Writing in the Belfast Telegraph last week, Paul Tweed contended that the existing defamation libel laws which apply in Northern Ireland are fit for purpose and he opposed the introduction of the provisions contained in the Defamation Act 2013, which now apply in England and Wales.
Paul Tweed enjoys a well-deserved reputation as an experienced lawyer practising in this area of law, but I disagree profoundly with this view.
He cites that Scotland has not followed the 2013 Act, but this is somewhat misleading in that Scotland did introduce part of the 2013 Act and the decision not to introduce the remainder has aroused not a little controversy.
Surprisingly, Paul Tweed did not proceed to outline the nature of the changes introduced by the 2013 Act. It is appropriate to do so here.
Freedom of speech (with its concomitant notion of a free Press) is the very cornerstone of our liberty. The essential issue for decision is whether defamation law strikes the right balance between protection of freedom of speech on the one hand and safeguarding the reputation of the individual on the other.
These are some of the reforms which have been introduced in England and Wales which, in my view, should be introduced here:
* the law should distinguish between those statements which cause serious harm and those which are trivial;
* the current legal defence of justification needs to be updated/refined and be replaced by the defence of substantial truth;
* the common law defence of fair comment should be clarified, so as to be replaced by a new defence of honest opinion, which should be available where an honest person could have held a particular opinion on the basis of any fact which existed at the time of publication;
* a new defence should be introduced to protect responsible publication on matters of public interest;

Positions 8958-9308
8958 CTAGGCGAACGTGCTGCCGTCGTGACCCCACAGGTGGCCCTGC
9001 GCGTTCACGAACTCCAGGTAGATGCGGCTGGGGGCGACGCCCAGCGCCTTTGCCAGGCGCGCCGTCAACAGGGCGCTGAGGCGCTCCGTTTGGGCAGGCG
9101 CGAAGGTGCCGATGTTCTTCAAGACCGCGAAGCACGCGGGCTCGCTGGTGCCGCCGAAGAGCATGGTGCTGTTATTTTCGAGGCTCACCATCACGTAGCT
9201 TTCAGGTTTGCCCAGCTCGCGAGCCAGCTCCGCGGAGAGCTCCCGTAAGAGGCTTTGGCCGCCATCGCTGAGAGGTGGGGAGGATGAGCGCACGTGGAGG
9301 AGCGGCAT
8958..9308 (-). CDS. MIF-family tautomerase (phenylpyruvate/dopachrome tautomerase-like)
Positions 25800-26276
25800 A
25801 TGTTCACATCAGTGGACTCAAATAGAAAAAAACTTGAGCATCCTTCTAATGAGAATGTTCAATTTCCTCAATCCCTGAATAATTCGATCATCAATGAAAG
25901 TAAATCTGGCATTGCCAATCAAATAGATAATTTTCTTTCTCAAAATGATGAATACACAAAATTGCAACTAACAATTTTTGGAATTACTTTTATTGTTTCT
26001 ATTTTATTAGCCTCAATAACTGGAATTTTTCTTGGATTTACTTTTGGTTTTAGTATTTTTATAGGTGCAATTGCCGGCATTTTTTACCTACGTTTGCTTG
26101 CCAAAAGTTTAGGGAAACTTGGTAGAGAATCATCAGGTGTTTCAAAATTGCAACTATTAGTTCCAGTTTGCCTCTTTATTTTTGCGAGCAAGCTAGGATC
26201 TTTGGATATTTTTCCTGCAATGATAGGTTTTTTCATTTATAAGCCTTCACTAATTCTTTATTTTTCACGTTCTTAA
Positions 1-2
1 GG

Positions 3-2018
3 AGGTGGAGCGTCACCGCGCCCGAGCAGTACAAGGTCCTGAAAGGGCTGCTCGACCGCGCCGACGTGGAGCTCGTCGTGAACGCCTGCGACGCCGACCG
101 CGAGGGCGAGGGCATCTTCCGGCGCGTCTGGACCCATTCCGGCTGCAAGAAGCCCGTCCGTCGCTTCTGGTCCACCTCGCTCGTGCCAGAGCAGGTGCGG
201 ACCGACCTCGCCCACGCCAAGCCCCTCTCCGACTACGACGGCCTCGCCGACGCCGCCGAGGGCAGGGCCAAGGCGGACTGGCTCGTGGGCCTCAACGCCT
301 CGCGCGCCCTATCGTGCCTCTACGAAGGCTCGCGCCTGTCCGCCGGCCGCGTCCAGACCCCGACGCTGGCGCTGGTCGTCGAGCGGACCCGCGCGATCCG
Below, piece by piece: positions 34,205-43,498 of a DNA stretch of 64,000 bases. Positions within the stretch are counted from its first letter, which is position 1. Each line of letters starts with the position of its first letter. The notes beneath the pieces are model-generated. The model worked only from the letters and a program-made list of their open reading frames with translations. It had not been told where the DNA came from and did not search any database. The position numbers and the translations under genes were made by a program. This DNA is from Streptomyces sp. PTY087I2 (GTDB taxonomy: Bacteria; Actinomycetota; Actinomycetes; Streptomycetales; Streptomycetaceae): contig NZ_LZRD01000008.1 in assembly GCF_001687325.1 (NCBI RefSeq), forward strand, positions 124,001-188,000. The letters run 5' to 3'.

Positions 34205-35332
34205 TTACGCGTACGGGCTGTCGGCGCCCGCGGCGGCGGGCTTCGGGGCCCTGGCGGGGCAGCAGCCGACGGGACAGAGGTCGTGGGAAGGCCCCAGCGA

* the law should be updated to deal with defamation appearing on websites and;
* peer-reviewed statements appearing in scientific or academic journals should enjoy the defence qualified privilege.
So why were these reforms not introduced in Northern Ireland? The answer is something of a mystery. It appears, however, that the decision was taken without prior discussion in the Executive, or Assembly.
Currently, the issue has been referred to the Northern Ireland Law Reform Commission and, given the extensive debate/consultation which preceded the enactment of the 2013 Act, it can only be hoped that this will not result in lengthy delay in the commission publishing the result of its work.
Meantime, there is reason to fear that some national newspapers may question whether to continue to distribute their publications in Northern Ireland if defence provisions providing for comment on matters of public interest similar to the 2013 Act do not apply.
There has also been some conjecture about whether, if the current law in Northern Ireland continues, this might encourage what has been described as "libel tourism" – in other words, claimants who have little or no connection with Northern Ireland might be encouraged to commence proceedings here for defamation, based on a calculation that it will be easier to succeed here than would be the case under the new law in England and Wales. It is uncertain whether this would be the case and there is evidence that the Northern Ireland courts are alert to this issue.
Whatever the case, it would undoubtedly be valuable to include a new statutory provision which would prevent libel tourism. Ultimately, the question of the reform of defamation law is not simply a matter of concern for lawyers. Ordinary citizens and our local Press and academic world are all engaged.
In this modern world, it is increasingly important to support the concept of a free (but responsible) Press, while protecting the reputation of every citizen.
Brian Garrett is senior legal consultant with Elliott Duffy Garrett Solicitors and draftsman of the Private Member's Bill for Northern Ireland